Leftists', fearmongers', and warmongers' treatment of the opponents in the U.S. increasingly resembles the practices in totalitarian countries
Sometime in 1982 or so, when I was nine, I decided to play with the radio somewhat systematically. So I went through all the frequencies and caught assorted radio stations.
At one moment, I would hear someone who said (in Slovak):
This was our editorial commentary. You are listening to the Czech and Slovak broadcasting of the Radio Free Europe [station].It just happens that I was recording that experiment on a tape so I still probably have these first words I heard from RFE somewhere. Listening to RFE became my standard daily exercise between 1982 and 1990. For this and other reasons, you could have counted me as a child dissident but at the (very good, then) basic school, I was really highly loyal and my opposition only became clear at the high school – where I also hated many other things.
Sometimes, the radio jammers were running at a full speed and the signal was bad but most of the time, I had no trouble to listen to the program. At any rate, your humble correspondent doesn't remember the time when the opponents of communism were routinely executed or something like that. By the 1980s, communism in Czechoslovakia ran out of steam and was becoming obsolete. No one was believing in it anymore. One could still be fired from schools and jobs for political reasons – and (with uncles on both sides in emigration etc.) I could only get to the high school thanks to the repeated victories in the mathematical and physical olympiads. But it was a diluted tea, indeed.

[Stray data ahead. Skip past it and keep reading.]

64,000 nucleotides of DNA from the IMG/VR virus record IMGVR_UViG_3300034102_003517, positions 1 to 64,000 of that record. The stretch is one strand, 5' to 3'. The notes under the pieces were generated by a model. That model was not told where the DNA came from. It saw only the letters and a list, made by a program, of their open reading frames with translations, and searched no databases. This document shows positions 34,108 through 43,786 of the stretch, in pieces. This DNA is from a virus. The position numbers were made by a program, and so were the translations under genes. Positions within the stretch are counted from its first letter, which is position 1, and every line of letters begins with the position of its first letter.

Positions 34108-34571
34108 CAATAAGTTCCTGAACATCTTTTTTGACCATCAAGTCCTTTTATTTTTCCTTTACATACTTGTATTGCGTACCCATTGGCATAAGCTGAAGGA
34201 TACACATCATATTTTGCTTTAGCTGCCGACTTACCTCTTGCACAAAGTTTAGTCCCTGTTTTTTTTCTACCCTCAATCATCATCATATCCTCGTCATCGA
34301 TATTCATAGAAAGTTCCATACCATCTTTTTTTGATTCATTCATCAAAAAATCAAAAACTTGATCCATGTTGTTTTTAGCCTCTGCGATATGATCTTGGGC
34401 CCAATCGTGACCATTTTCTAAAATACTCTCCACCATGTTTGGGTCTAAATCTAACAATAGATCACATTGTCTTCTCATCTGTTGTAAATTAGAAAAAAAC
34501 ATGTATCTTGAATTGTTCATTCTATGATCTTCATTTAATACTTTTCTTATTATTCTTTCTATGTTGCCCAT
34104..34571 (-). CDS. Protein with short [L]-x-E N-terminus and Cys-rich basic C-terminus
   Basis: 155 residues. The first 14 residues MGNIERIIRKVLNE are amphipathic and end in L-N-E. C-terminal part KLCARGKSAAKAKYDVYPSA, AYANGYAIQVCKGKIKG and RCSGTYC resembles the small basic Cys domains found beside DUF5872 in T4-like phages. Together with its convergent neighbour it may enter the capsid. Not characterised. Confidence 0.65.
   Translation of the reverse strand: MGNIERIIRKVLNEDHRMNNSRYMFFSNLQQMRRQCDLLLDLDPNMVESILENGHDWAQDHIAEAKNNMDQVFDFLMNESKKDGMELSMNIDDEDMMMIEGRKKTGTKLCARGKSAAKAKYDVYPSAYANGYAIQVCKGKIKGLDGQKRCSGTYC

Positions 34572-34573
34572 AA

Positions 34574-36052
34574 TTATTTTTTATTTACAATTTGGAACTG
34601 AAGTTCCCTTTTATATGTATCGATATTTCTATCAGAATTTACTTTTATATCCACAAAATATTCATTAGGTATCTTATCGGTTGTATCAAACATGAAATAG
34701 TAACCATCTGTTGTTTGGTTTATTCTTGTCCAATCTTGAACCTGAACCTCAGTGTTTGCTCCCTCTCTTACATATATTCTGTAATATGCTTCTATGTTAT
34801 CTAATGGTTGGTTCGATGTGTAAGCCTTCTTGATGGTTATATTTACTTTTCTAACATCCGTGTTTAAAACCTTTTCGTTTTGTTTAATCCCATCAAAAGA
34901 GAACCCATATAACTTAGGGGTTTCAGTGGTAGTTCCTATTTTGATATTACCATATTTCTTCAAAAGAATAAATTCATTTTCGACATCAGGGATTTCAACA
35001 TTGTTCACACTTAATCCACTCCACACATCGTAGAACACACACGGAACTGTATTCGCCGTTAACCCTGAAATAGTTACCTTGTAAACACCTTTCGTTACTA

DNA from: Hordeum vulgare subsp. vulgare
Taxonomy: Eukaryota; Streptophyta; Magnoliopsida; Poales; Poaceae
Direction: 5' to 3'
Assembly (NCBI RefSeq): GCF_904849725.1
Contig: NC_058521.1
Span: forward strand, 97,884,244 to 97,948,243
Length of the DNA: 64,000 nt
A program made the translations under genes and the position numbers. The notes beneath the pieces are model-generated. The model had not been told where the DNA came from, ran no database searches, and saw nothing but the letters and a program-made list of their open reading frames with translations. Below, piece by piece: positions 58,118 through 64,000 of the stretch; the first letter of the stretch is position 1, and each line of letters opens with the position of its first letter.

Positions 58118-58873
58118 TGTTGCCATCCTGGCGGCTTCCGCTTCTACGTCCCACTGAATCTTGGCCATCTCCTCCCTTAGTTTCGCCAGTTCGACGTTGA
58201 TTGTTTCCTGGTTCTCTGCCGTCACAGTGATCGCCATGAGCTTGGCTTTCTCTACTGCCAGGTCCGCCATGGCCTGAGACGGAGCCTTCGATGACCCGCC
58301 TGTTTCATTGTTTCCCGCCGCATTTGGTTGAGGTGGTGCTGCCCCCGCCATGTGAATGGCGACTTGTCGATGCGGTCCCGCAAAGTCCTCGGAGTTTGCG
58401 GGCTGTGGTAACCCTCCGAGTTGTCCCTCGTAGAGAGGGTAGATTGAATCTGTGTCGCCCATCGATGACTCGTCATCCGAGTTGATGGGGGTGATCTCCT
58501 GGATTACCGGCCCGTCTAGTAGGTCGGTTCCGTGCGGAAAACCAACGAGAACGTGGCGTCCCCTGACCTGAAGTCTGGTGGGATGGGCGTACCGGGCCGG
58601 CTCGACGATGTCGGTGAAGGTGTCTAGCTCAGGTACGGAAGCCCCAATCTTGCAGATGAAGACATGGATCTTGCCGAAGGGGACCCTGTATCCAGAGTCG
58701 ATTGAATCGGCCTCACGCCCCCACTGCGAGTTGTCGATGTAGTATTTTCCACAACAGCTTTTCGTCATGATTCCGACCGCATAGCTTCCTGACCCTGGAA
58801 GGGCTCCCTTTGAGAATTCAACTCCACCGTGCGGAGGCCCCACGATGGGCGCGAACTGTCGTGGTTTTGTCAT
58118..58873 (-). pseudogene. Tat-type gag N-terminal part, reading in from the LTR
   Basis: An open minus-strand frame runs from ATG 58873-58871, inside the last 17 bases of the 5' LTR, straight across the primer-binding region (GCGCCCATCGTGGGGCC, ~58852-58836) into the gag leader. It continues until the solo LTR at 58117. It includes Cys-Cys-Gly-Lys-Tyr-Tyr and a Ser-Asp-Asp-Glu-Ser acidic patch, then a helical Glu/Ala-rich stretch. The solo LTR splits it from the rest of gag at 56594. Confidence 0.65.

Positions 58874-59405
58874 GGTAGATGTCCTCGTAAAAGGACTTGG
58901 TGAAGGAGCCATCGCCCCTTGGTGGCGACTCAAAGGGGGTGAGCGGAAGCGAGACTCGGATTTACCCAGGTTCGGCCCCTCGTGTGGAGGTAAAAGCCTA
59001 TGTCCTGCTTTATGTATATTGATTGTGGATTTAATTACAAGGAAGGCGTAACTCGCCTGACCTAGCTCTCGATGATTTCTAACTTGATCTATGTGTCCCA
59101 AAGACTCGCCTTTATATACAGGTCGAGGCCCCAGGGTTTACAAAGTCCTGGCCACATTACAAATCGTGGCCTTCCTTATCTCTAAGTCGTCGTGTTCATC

Czechoslovakia would have a few thousand of full-fledged dissidents (a small number) and 300,000 people fled Czechoslovakia after the 1968 Warsaw Pact occupation (and there was a similar "first wave" of emigrants after 1948 or at least after 1945). Many of those emigrants were economically motivated, of course. We like to think that the U.S. is a free country but I think it is accurate to say that this claim is becoming questionable and the rise of both "dissidents" and "exile" – especially very skillful Americans who are being rejected by virtually every "mainstream" institution connected with power and wealth in the U.S. for ideological reasons – is a clear symptom of the disappearing freedom in America.